A few years ago, my wife Diane and I packed our lives into six suitcases, Diane tucked our beloved Chihuahua, Carmine, under her arm and we set off to build a new life in a small coastal village on Ecuador’s northern coast, a country we had never visited.
To say we had a fair amount of fear and anxiety would be putting it lightly. As we were riding from Quito’s airport high in the Andes mountains to our destination on Ecuador’s northern coast about eight hours away, all the familiar fears we’d had before we left the States once again bubbled to the surface.
Will my fixed income really be enough to live a comfortable lifestyle? Could we learn to speak Spanish well enough to get by? Will the healthcare in our target community live up to the claims? Will we be safe from crime? Will we be able to make friends? Will we be able to adjust to an entirely different culture?
These were all things that Diane and I had discussed and researched for many months before we boarded the airplane.
A hard nudge by the global economic recession, beginning in 2008, provided the impetus we needed to find a new path. Things in the U.S. were not going well and economic recovery—both nationally and in our own family economy—would take years. I had lost my job and we lost our home, forcing us to dip into our modest savings for survival.
Despite our combined herculean efforts, we were barely hanging on and our vision of a comfortable retirement had all but disappeared. We needed a solution that, for us, would not be found inside the borders of the United States.
Picking up and moving to another continent is a big deal, and we were under no illusions otherwise. But after all our research and running through all the possibilities, relocating abroad was our very best option. We realized we could not possibly find all the answers—and maybe not even all the questions—before getting on the ground in Ecuador for ourselves.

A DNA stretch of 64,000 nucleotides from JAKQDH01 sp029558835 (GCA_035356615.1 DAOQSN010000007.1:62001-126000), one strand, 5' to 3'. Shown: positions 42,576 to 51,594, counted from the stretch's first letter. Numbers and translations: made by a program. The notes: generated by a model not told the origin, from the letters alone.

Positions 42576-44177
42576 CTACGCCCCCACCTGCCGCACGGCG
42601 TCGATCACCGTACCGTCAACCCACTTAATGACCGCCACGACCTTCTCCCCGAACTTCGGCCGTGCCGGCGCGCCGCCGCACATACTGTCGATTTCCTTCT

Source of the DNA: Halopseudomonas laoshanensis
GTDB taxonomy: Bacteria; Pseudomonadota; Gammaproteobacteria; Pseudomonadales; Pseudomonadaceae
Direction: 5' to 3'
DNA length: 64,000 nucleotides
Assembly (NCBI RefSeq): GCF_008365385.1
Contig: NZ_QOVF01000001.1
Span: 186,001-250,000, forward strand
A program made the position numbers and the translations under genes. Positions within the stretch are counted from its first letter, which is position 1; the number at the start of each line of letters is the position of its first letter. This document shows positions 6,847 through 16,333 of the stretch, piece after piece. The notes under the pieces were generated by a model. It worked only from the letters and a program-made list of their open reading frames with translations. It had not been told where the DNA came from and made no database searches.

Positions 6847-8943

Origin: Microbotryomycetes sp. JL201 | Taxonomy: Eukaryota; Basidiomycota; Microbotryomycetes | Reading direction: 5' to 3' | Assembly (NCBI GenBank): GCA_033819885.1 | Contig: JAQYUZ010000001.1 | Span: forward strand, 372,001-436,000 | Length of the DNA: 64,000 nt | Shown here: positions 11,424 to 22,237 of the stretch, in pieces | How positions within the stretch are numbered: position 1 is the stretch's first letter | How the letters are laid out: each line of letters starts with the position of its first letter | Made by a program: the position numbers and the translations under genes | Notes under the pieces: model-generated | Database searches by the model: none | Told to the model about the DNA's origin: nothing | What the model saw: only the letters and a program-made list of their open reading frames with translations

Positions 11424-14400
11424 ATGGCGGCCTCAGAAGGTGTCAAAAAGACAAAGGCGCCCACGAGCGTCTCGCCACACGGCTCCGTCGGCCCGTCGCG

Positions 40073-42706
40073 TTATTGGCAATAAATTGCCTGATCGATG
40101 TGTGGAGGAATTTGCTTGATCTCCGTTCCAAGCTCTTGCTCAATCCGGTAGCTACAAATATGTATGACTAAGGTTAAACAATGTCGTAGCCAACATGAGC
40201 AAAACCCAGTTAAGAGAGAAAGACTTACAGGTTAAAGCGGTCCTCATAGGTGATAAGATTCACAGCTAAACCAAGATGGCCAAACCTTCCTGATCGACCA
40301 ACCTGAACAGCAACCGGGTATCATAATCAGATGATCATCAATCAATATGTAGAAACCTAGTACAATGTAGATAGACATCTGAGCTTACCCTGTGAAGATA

This move was going to be the perfect example of jumping off a bridge and learning to fly on the way down. The one thing we possessed that allowed us to move forward, despite our concerns, was the sincere belief that together, we would find the solutions to every new challenge we faced. We were open to the adventure and, most importantly, we believed in us.
We had each faced tough times before, together and individually, and agreed that we would not allow fear to be the thief that would steal the new life we could have.
After two wonderful years in Ecuador, it was time to move on. The small village we called home did, indeed, have a hospital nearby as our research had indicated. However, as a heart patient, I learned that emergency medical care was not up to the lifesaving standards necessary for our peace of mind and the lengthy time and expense to return to the U.S. was another factor.
After a bit more research and with absolutely no fear, we targeted Cancun on Mexico’s Caribbean coast for our next chapter. Cancun had numerous large hospitals and was only about an hour-and-a-half back to Florida.
As I watched the sunrise over the Caribbean this morning, from our bedroom in a beautiful, multi-level beachfront condo, I realized that we are now approaching the completion of our second year here on the spectacular Riviera Maya.
It turns out that we had nothing at all to fear. Our Spanish is passable and improving. We have enough money to live with zero worries, our safety has never been compromised, and we’ve easily made friends. In fact, our life, now, is a cliché with afternoon swims in warm Caribbean waters, morning walks on the sugar-sand beach and postcard sunsets over the lagoon while sipping tall tropical drinks on our large rooftop terrace.
It would be easy to hate us until you realize that this, too, could be your life. Just remember that you mustn’t let fear steal the life you could have.
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